Formula 1 is back. Having come through the extreme challenges of the Covid pandemic during 2020, the championship kicks off at a more familiar point in the year in 2021 – albeit in Bahrain, not Australia. While the much-anticipated new technical rules have been deferred until 2022 and some of the more exciting new races have been put on hold for now, there’s still plenty going on. Here are five big talking points as we head into the new season.
Has Mercedes dropped the ball and can Red Bull take advantage?
This was the major takeaway from the pre-season tests: Red Bull (specifically, Max Verstappen) set the pace, while Mercedes struggled with a range of issues – with only a two-week gap between testing and the first race to sort them. The picture is perhaps not as stark as it looks; Bahrain is a more power-sensitive track than the usual testing location of Barcelona, and high winds and sandy conditions will also have affected the picture.
Equally, though, Red Bull has made definite progress, both with its cars’ handling and the output of the Honda power unit – the development of which it’s taking in-house at the end of this year. So Verstappen may well be able to take the fight to Hamilton this season – and that’s something the recently knighted Briton will relish.
Has McLaren pulled clear of the midfield – and what’s the pecking order behind?
It has become cliché to talk about the ‘tight midfield battle’ in F1, but like all clichés, it has a foundation in the truth. This was clearly illustrated last year, when McLaren, Racing Point and Renault went into the closing rounds with a chance of clinching third. McLaren came out on top, in a clear demonstration of how far it has come since the Honda years, but will it be able to maintain that across 2021?
A switch from Renault to Mercedes power doesn’t seem to have caused many issues, while new signing Daniel Ricciardo is a known and highly rated quantity. But Racing Point has morphed into the works Aston Martin team, with the heightened funding and ambition that entails. Renault’s transition to Alpine is more of a rebrand than a revolution, so it may be that a resurgent Ferrari – or even AlphaTauri – emerges as the prime candidate to take the ‘best of the rest’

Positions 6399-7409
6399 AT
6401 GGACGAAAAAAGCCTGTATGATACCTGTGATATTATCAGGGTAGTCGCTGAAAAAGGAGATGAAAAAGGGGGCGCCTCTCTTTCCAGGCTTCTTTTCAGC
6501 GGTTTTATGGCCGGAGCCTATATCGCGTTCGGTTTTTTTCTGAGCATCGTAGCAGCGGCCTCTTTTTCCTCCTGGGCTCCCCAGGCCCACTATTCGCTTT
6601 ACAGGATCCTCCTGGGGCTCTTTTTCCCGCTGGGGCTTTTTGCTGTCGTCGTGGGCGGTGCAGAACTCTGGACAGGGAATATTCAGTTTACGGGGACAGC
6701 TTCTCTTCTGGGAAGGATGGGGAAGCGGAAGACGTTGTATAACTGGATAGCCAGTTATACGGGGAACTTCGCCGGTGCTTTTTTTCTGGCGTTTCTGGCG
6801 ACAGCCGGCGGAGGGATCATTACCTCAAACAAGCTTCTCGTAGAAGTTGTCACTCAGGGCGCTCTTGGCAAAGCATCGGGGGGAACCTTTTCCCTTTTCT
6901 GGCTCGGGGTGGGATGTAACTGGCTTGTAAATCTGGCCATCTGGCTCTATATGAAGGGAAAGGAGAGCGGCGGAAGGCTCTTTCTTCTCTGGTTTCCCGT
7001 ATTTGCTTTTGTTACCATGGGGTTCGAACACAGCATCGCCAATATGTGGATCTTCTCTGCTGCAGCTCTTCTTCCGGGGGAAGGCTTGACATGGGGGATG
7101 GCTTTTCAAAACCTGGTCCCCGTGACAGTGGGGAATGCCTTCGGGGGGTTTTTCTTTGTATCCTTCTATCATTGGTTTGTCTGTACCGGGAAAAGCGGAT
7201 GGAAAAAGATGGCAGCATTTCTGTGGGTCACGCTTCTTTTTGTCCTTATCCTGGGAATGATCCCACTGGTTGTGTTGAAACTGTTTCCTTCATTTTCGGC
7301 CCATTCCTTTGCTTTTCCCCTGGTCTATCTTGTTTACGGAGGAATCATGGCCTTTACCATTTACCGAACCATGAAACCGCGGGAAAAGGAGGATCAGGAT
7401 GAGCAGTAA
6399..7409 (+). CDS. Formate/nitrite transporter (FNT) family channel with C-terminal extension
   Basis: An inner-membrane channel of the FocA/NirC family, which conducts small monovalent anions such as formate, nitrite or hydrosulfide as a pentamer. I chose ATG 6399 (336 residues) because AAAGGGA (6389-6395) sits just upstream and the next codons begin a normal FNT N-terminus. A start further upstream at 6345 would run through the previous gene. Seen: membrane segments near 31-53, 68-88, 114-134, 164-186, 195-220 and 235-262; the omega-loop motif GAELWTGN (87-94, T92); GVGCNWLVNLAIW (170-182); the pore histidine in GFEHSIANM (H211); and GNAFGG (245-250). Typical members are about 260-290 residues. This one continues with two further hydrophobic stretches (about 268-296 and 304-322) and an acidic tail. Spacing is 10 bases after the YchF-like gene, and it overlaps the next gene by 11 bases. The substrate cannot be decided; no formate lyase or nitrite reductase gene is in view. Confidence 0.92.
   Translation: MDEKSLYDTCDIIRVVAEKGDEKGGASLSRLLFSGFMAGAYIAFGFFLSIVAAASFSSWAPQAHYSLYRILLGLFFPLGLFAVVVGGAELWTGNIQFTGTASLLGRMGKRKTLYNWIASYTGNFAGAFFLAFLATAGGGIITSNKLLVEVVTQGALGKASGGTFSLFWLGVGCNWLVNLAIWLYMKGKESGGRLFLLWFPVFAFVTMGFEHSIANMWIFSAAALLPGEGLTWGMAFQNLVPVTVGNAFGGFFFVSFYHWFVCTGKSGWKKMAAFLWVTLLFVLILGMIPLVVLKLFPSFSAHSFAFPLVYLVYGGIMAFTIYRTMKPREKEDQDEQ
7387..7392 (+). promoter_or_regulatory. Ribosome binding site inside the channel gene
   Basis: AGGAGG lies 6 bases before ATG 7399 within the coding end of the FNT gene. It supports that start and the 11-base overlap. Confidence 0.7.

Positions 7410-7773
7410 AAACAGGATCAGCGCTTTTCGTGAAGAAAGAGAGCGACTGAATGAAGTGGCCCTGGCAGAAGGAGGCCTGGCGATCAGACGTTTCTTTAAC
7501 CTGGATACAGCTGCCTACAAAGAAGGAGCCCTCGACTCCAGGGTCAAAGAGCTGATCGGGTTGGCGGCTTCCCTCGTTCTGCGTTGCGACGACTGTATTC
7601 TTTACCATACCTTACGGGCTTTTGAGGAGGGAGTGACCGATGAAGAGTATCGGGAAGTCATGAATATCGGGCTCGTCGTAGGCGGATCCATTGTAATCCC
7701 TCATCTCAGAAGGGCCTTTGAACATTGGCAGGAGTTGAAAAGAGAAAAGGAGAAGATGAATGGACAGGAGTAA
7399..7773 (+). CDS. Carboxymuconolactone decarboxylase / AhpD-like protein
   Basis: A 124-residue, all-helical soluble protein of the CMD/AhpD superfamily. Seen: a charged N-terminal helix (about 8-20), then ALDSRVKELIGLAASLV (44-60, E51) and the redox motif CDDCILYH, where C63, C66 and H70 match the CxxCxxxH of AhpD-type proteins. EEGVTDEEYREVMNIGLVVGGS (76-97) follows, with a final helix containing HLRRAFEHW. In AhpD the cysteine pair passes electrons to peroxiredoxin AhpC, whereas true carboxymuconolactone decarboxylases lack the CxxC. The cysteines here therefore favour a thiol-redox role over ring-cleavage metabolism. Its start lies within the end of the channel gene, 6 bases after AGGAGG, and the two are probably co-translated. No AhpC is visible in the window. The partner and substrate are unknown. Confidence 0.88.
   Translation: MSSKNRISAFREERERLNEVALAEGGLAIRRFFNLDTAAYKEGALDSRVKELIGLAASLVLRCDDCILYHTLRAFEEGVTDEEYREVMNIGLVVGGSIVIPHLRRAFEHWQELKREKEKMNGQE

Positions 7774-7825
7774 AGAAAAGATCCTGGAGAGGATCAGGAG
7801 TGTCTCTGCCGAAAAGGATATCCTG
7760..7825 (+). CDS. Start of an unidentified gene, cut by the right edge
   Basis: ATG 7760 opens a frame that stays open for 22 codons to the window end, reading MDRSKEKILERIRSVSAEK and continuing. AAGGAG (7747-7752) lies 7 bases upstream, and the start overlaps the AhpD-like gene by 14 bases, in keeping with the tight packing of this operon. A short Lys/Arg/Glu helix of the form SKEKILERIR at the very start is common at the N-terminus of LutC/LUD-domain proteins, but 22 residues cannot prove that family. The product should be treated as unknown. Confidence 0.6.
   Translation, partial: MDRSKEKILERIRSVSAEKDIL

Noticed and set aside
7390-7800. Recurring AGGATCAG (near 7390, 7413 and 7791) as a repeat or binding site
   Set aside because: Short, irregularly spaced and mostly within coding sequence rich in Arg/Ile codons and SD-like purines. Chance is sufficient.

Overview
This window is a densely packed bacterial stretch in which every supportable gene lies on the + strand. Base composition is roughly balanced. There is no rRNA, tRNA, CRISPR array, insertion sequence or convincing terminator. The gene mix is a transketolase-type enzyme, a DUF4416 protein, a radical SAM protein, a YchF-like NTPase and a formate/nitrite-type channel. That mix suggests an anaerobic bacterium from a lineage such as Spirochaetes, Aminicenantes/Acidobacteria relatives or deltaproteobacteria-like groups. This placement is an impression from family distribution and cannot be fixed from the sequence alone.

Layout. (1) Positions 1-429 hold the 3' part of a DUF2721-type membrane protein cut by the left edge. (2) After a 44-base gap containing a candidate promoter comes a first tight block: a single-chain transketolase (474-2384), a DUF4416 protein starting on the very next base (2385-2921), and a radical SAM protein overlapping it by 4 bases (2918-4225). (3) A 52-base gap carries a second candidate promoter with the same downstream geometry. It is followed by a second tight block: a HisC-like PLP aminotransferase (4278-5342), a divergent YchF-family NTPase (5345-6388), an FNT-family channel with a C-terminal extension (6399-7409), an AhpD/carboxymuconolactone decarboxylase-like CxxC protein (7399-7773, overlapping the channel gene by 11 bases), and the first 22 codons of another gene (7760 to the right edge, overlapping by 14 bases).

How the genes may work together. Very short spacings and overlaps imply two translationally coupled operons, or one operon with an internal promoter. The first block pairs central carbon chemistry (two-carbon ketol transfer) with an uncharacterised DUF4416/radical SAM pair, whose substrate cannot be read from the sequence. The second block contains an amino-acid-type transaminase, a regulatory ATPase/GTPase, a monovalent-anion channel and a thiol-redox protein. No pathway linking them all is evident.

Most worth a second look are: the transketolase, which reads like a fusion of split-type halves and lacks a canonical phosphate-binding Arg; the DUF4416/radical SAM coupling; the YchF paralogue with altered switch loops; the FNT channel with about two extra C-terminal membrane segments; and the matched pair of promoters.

Has Ferrari turned a corner – and can Carlos Sainz challenge Charles Leclerc?
A sixth-place finish in the constructors’ standings last year was Ferrari’s worst result since 1980, but the company’s top brass are standing by team boss Mattia Binotto to turn things around. An increasingly dejected Sebastian Vettel didn’t help matters either, but the German has now made way for Spaniard Carlos Sainz.
Has the Spaniard been signed as a solid number two to Ferrari’s homegrown wunderkind Charles Leclerc, or will he be given free rein to challenge the two-time winner? Testing suggested last season’s engine-power deficit and tricky handling have been overcome, so we should get a definitive answer to the question as the season unfolds.
What does Aston and Alpine’s arrival mean – and how will Vettel and Alonso fare?
A works Aston Martin team for the first time since 1960 is one of the biggest stories of F1 2021. How it has come about is also interesting; unlike previous big corporate efforts from the likes of Jaguar and Toyota, which threw billions at the problem for little result, Aston’s new majority owner Lawrence Stroll decided to buy one of the leanest and most efficient teams on the grid: Racing Point.
He’s also recruited four-time champion Sebastian Vettel to partner his son Lance on driving duties. Is the German a spent force after his dispiriting years at Ferrari or will he rediscover the magic of the Red Bull era? If the stars align, both he and Stroll are well placed to spring a surprise.
And what about Fernando Alonso at Alpine? Many expressed surprise at the team’s decision to bring back the 39-year-old following his Le Mans, IndyCar and Dakar adventures, rather than giving younger talent a chance.
Judging by testing, the car formerly known as Renault doesn’t immediately look capable of returning him to the front, but he’s been equally entertaining scrapping in the midfield. Despite the odd emotional outburst, Alonso probably has the most sheer grit and determination to win of any driver on the grid, so don’t write him off yet.
Will Mick Schumacher be top rookie – and can he match dad’s achievements?
The other major F1 story in 2021 – for followers of the sport’s history at least – is the arrival of Michael Schumacher’s 21-year-old son Mick, a graduate of the Ferrari Driver Academy, at Haas. A seat at the Scuderia is both parties’ long-term aim, but for now Mick is at the customer team to learn the ropes and build up experience in a (relatively) low-profile environment.
A lack of development of Haas’ 2021 car means that AlphaTauri’s 20-year-old Japanese newcomer Yuki Tsunoda is probably better placed to make a name for himself in the short term, but Schumacher has taken a careful, methodical and measured approach to his career so far. There’s every chance that the same strategy will pay off in F1 sooner rather than later.